Kevin Crabb’s CD, “Waltz For Dylan,” features nine tunes penned by Crabb, with the composer/bandleader on drums, John Beasley on piano, the legendary Don Thompson on bass, and Kelly Jefferson on saxophone.
FIVE STAR REVIEWS INCLUDING:
“…Kevin Crabb happens to be one of the most gifted jazz composers and drummers around. Big words? BIG meaning! Absolutely five stars! “
- Grady Harp (Los Angeles, CA United States),“First Class Jazz – Smooth, Witty, Informed”,Amazon.com, September 11, 2011
“If a band is playing contemporary mainstream jazz, swinging is still an important factor. Kevin Crabb’s Waltz for Dylan (Crabbclaw) SWINGS….”
- Grego Applegate Edwards,gapplegatemusicreview.blogspot.com, December 19,2011 at 5:14am
“…To repeat, Crabb is a musician! Two members of his group, also Canadians, are bassist Don Thompson and saxophonist Kelly Jefferson; both have played with numerous name artists during their careers. Pianist John Beasley, the sole American, also has worked with many names, including Miles Davis, Freddie Hubbard, Carly Simon and Barbra Streisand. The point? This is a talented, first-echelon quartet….”
- Review by Ric Bang, www.jazzscan.com, December 8, 2011
“Kevin leads this fantastic quartet with drums that are crisp, clear and full of energy that just won’t quit… he certainly picked the right playmates in John Beasley (piano), Don Thompson (bass) and Kelly Jefferson (sax), as well-evidenced on one of my favorite tracks, the lively “It Could Happen” – the only drawback on this track is that it was only 3:21 – I could have listened to another 3 minutes (or so), to be sure! This is a drummer you won’t soon forget… he doesn’t “take over” the session, but you always know he’s there… check out the wonderful “Spirit Dance” to hear why I say that… the players energies are so evenly balanced that it’s all just one big party… in fact, listening back to this track for the 15th time, I realize it’s my absolute favorite of the 9 tunes presented here for your aural pleasure. I give Kevin & crew a MOST HIGHLY RECOMMENDED….”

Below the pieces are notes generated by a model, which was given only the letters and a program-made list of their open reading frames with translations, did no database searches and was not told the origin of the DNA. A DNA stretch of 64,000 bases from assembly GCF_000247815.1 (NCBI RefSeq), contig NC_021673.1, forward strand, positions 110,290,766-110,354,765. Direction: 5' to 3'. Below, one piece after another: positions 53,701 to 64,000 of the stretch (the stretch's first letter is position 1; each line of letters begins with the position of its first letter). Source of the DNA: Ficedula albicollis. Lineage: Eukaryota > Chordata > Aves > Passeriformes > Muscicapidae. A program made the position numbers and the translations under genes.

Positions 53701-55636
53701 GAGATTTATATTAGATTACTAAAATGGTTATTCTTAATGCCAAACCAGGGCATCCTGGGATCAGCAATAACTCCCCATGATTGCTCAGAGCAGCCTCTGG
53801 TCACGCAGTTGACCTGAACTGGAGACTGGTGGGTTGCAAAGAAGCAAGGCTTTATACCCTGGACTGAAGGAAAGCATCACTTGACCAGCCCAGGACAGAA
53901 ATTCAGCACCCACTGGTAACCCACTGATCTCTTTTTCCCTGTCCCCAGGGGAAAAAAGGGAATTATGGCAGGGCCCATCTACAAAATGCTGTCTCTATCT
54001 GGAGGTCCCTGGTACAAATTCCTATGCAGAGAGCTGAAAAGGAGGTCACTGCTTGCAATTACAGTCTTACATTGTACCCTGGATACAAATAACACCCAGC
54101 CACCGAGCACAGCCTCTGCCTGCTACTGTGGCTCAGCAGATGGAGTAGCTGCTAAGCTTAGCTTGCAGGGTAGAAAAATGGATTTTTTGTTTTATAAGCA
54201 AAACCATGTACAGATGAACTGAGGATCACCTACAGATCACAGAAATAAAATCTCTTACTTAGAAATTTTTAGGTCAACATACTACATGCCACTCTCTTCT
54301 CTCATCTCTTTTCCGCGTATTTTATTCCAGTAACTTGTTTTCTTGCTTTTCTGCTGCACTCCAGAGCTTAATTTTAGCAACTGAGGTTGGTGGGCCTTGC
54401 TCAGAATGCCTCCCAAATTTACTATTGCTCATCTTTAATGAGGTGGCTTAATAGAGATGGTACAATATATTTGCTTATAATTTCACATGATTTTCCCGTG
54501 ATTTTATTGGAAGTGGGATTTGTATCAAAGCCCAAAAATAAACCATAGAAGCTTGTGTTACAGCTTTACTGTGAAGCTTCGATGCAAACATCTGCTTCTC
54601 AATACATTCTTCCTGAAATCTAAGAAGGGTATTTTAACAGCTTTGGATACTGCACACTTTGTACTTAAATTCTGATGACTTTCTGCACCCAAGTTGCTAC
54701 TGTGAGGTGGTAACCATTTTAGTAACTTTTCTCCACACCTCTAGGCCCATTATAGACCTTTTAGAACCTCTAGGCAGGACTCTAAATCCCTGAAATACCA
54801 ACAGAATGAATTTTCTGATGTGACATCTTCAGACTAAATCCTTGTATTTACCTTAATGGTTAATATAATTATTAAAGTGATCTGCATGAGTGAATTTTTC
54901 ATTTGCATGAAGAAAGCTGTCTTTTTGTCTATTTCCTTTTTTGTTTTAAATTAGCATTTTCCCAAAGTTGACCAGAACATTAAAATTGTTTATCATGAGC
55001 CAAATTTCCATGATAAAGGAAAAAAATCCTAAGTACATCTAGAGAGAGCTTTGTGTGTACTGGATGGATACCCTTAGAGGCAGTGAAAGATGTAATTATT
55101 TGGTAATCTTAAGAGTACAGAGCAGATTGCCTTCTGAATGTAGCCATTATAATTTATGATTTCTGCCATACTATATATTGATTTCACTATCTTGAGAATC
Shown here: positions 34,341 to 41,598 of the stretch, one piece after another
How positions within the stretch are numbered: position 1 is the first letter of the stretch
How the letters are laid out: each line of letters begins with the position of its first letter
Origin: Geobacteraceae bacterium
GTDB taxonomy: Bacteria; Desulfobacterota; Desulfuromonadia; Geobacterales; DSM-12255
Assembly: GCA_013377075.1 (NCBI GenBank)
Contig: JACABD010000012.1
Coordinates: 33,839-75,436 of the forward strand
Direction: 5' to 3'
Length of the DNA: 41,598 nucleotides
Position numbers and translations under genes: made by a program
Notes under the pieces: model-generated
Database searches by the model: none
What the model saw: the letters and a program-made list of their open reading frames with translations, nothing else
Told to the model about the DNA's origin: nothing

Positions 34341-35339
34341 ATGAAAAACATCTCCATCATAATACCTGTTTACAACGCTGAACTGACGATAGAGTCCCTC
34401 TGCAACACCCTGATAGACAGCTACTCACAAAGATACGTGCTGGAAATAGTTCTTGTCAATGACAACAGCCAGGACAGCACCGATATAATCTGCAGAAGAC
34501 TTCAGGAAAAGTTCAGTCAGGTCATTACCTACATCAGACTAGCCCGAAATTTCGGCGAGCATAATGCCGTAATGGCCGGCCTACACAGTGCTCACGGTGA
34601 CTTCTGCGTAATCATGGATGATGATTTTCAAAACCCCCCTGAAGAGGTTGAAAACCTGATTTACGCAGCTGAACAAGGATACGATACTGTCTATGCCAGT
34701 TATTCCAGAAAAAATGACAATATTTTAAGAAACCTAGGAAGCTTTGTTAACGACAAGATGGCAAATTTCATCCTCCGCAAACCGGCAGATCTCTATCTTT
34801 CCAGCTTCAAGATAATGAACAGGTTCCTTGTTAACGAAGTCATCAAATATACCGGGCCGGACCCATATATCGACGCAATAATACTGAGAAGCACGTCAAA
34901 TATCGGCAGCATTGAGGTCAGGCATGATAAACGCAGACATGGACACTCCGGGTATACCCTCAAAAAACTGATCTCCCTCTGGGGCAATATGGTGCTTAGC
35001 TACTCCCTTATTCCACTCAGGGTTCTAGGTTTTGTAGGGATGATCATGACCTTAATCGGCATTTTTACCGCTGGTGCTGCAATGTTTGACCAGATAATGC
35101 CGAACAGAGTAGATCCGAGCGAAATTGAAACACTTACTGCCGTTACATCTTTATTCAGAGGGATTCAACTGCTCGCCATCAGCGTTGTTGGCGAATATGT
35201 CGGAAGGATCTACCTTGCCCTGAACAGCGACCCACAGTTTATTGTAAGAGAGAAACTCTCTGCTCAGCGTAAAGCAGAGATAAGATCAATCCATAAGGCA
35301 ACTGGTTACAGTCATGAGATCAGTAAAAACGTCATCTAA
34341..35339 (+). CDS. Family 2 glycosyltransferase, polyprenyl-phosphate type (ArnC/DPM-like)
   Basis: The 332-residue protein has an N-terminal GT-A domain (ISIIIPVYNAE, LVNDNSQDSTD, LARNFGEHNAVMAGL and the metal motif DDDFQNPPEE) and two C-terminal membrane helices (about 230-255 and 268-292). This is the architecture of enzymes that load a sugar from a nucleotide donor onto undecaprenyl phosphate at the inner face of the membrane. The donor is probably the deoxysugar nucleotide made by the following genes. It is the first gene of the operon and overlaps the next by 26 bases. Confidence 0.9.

- Review by Rotcod Zzaj, rotcodzzaj.com October 28, 2011
“…There are several reasons to pay close attention to Crabb. For one, he is a hallmark of unobtrusive taste. His snare drum technique, for instance, is superlative and should not be taken for granted. Craftsmanship and convincing composition are what helps make Waltz for Dylan a strong session of modern jazz: the mixture of complete musicianship and great music results in a record which can be easily recommended to any jazz fan…”
- Review by Doug Simpson, Drummer Kevin Crabb proves he’s much more than just a time-keeper on his debut solo effort., audaud.com, October 27, 2011
“….An internationally-recognized drummer, Crabb has appeared on the cover of Drums, Etc. and was featured in the June 2011 issue of Modern Drummer. On Waltz For Dylan, Crabb features the debut of nine original compositions highlighting his more than appreciable chops on the instrument and his talents as a composer….Waltz For Dylan delivers a winning musical statement for Kevin Crabb. It combines great musicianship with great music wrapped up in an enjoyable and challenging session of modern jazz.”
- Edward Blanco, EJAZZNEWS.COM, CD Reviews, October 14, 2011
“…A terrific find.”
- Nick DeRiso, “Half Notes: Kevin Crabb – Waltz for Dylan (2011),www.somethingelsereviews.com, October 12, 2011 8:44 am